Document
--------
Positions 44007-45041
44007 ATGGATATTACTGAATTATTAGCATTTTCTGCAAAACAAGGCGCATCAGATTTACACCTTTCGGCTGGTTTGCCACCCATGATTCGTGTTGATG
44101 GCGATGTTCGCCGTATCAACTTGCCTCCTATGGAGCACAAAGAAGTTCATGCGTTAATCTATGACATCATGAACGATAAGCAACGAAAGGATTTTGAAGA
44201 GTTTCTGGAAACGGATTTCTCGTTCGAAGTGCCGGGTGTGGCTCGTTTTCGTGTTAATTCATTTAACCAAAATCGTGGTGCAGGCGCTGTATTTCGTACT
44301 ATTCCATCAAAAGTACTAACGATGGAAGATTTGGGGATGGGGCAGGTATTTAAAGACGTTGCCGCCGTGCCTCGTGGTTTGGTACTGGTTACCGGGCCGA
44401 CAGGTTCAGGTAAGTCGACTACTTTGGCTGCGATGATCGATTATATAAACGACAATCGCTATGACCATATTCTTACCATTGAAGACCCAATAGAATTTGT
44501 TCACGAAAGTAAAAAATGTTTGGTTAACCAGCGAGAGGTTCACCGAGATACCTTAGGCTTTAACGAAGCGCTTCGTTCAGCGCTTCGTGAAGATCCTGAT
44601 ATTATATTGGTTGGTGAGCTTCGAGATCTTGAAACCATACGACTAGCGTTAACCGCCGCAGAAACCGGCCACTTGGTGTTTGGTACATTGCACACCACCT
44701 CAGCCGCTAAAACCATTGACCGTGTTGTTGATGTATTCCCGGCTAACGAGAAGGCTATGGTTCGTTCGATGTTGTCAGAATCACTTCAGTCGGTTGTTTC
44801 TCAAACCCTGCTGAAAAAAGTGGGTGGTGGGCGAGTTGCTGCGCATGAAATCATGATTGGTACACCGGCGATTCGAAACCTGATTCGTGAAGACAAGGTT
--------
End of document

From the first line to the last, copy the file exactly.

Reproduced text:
Positions 44007-45041
44007 ATGGATATTACTGAATTATTAGCATTTTCTGCAAAACAAGGCGCATCAGATTTACACCTTTCGGCTGGTTTGCCACCCATGATTCGTGTTGATG
44101 GCGATGTTCGCCGTATCAACTTGCCTCCTATGGAGCACAAAGAAGTTCATGCGTTAATCTATGACATCATGAACGATAAGCAACGAAAGGATTTTGAAGA
44201 GTTTCTGGAAACGGATTTCTCGTTCGAAGTGCCGGGTGTGGCTCGTTTTCGTGTTAATTCATTTAACCAAAATCGTGGTGCAGGCGCTGTATTTCGTACT
44301 ATTCCATCAAAAGTACTAACGATGGAAGATTTGGGGATGGGGCAGGTATTTAAAGACGTTGCCGCCGTGCCTCGTGGTTTGGTACTGGTTACCGGGCCGA
44401 CAGGTTCAGGTAAGTCGACTACTTTGGCTGCGATGATCGATTATATAAACGACAATCGCTATGACCATATTCTTACCATTGAAGACCCAATAGAATTTGT
44501 TCACGAAAGTAAAAAATGTTTGGTTAACCAGCGAGAGGTTCACCGAGATACCTTAGGCTTTAACGAAGCGCTTCGTTCAGCGCTTCGTGAAGATCCTGAT
44601 ATTATATTGGTTGGTGAGCTTCGAGATCTTGAAACCATACGACTAGCGTTAACCGCCGCAGAAACCGGCCACTTGGTGTTTGGTACATTGCACACCACCT
44701 CAGCCGCTAAAACCATTGACCGTGTTGTTGATGTATTCCCGGCTAACGAGAAGGCTATGGTTCGTTCGATGTTGTCAGAATCACTTCAGTCGGTTGTTTC
44801 TCAAACCCTGCTGAAAAAAGTGGGTGGTGGGCGAGTTGCTGCGCATGAAATCATGATTGGTACACCGGCGATTCGAAACCTGATTCGTGAAGACAAGGTT